MY WIFE and I have become very punctual about visiting th ophthalmologist at frequent intervals these days. We have to keep our eyes sharp so we can read our health-care bills with the fine scrutiny they deserve.
We're both avid readers, my wife leaning more to fiction than I -- but "creative writing" in medical billing is foreign to our tastes.
The other day we succeeded in snatching back $75 from our endodontist. How sweet it was! Against the backdrop of the nation's gargantuan health-care cost crisis, $75 is an invisible speck, but we were as exhilarated as if we had recovered $75 billion.
Let Hillary Clinton think big about the crisis; our approach is to break the problem into its myriad component parts and work on them one by one.
Unlike Robert Benchley, who once reported his adventures "down the alimentary canal with gun and camera," the missus and I were unarmed as we plunged into our amateur navigation of the root canal, which turned out be to be hardly less tortuous than Benchley's alimentary channel.
Early on, "endodontics" was something we had to look up in the dictionary. Now we're all too familiar with the monetary shoals along the "banks" of the root canal, where both substantial and comparatively insignificant amounts flow almost imperceptibly from payers' (patients') accounts into payee coffers.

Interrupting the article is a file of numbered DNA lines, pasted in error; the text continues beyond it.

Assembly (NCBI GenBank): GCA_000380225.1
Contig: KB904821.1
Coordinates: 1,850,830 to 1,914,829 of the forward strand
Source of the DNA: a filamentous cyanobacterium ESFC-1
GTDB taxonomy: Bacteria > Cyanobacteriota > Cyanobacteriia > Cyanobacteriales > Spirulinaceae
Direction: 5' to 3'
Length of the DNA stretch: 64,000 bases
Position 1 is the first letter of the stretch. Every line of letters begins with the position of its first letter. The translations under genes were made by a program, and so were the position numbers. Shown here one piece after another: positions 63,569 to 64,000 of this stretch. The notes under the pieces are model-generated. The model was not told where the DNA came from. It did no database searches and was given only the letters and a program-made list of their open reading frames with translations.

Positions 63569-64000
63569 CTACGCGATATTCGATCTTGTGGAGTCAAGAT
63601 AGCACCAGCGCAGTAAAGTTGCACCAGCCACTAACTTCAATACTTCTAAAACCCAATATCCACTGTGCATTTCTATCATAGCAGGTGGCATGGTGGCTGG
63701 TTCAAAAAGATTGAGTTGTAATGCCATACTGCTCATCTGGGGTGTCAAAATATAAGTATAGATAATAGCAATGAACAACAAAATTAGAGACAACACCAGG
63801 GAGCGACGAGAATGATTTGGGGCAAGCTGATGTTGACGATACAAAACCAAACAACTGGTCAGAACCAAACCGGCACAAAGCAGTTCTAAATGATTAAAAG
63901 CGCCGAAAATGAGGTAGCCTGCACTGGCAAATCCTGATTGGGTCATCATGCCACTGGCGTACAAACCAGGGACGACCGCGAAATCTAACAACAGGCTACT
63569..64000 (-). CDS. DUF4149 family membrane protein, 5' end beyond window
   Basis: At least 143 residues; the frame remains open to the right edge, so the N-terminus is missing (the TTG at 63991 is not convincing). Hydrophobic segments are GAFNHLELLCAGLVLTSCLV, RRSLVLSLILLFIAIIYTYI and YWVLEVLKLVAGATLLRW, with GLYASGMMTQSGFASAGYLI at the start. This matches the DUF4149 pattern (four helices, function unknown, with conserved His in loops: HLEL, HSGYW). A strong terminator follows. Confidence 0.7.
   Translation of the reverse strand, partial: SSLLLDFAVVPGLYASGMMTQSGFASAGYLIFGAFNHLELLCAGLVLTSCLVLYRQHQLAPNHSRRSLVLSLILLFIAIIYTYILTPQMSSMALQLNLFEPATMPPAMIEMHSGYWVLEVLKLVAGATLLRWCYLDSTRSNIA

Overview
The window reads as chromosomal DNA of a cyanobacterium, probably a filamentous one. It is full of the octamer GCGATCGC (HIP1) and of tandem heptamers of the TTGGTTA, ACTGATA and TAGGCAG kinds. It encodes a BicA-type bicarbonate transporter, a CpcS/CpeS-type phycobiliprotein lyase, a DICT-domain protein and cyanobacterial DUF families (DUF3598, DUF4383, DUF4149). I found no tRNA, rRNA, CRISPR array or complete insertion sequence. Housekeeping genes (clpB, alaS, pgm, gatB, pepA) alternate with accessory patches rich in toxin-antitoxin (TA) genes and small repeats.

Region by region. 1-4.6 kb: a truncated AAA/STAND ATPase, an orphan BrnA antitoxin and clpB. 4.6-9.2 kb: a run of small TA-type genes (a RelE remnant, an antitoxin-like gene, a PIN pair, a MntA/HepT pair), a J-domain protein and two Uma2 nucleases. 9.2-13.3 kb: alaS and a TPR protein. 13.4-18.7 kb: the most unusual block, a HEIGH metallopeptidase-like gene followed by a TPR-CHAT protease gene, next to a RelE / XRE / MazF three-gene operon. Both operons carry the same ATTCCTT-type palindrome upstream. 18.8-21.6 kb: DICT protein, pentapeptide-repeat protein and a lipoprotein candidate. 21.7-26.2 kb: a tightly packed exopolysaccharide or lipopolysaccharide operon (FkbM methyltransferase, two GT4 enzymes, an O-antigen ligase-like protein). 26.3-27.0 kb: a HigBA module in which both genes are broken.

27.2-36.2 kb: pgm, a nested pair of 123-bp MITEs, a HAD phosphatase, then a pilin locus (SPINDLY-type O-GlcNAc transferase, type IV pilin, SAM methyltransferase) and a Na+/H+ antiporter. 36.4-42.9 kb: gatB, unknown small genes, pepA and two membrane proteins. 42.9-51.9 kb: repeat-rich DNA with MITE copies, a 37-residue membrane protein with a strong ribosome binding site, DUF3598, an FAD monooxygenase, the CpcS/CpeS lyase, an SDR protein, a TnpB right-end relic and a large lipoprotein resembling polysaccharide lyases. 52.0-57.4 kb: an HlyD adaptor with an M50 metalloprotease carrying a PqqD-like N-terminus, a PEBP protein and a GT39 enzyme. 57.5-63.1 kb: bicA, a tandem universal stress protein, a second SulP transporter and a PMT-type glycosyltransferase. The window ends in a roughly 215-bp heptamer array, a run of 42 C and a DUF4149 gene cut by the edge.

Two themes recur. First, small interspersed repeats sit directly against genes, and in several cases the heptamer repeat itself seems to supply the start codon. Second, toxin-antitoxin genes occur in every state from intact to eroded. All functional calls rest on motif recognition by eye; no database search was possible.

Our recovered $75 was the sum of three $25 "emergency oral examination" charges -- two assessed against my wife, one against me. We got the money back, belatedly, because it was only after the third go-round that I noticed this obscurely itemized rip-off appearing on the usual standard billing, typically technical-looking and certainly not reader-friendly.
The day after completing payment of a $725 bill upon leaving the endodontist's office, I called up to ask, "What gives with this 'emergency' stuff?"
I pointed out that the doctor had not made a house call or come in on a Sunday to fix my toothache. He didn't have to send an ambulance. No other patient was "bumped." Nothing out of the ordinary had been done for me. In short, there was no "emergency."
The staff member who took my call kept her cool, but she blundered at the end of the conversation. "It doesn't matter how it's broken down," she confided. "The fee is $725." In other words, her employers (an outfit owned by four endodontists) had arbitrarily pre-determined the amount they would squeeze out of me, by hook or by crook.
The thing rankled. Months later, I seized the opportunity presented by a scheduled post-operative check-up to confront my endodontist personally about the $25 "emergency" item. He was surprised and visibly upset. Said he would have to take the matter up with the bookkeeper (as if she, not he, decided such questions). And he speculated that perhaps "same-day service" had been involved. (If that were true, I contended, it would only have meant one more patient -- and one more major fee -- for that day's work.)